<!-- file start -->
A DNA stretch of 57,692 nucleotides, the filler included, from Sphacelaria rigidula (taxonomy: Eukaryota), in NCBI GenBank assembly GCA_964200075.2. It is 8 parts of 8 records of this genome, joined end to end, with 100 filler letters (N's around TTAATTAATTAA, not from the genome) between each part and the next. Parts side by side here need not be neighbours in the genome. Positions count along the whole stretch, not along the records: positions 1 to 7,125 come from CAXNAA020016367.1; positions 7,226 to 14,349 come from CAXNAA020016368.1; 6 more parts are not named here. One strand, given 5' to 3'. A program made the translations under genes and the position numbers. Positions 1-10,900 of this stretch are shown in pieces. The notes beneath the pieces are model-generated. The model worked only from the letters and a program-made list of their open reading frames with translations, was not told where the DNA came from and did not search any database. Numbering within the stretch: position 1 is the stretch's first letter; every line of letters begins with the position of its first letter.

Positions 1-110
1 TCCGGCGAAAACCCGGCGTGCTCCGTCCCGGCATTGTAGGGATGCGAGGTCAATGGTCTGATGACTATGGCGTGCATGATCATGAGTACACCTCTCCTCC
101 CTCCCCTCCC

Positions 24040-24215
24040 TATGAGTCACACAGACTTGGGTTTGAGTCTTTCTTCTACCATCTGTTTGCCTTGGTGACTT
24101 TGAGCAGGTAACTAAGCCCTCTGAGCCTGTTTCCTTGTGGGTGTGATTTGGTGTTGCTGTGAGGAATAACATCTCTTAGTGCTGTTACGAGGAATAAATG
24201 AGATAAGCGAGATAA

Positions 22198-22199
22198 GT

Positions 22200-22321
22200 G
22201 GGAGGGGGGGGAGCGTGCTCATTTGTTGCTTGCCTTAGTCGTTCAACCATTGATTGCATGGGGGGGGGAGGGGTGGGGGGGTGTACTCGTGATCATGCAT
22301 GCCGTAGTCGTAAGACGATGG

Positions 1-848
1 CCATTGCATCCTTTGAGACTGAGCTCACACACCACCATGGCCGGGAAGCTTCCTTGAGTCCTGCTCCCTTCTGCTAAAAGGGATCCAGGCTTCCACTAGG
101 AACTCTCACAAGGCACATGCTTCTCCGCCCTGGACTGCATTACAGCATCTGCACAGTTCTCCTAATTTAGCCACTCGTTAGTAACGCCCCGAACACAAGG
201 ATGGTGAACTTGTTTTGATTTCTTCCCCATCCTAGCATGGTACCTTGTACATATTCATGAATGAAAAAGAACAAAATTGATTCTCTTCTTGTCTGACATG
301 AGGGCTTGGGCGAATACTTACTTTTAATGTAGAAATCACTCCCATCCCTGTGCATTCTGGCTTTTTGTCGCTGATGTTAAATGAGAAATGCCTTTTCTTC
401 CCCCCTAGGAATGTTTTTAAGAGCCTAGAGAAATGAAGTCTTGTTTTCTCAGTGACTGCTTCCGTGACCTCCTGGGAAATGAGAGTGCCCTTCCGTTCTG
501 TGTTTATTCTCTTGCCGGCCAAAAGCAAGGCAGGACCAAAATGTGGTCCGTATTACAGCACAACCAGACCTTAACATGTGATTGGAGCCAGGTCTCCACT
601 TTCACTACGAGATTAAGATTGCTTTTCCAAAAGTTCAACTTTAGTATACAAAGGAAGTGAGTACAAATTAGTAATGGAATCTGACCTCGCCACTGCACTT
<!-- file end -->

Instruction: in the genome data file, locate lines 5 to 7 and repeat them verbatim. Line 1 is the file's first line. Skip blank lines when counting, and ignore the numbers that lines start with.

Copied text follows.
Positions 24040-24215
24040 TATGAGTCACACAGACTTGGGTTTGAGTCTTTCTTCTACCATCTGTTTGCCTTGGTGACTT
24101 TGAGCAGGTAACTAAGCCCTCTGAGCCTGTTTCCTTGTGGGTGTGATTTGGTGTTGCTGTGAGGAATAACATCTCTTAGTGCTGTTACGAGGAATAAATG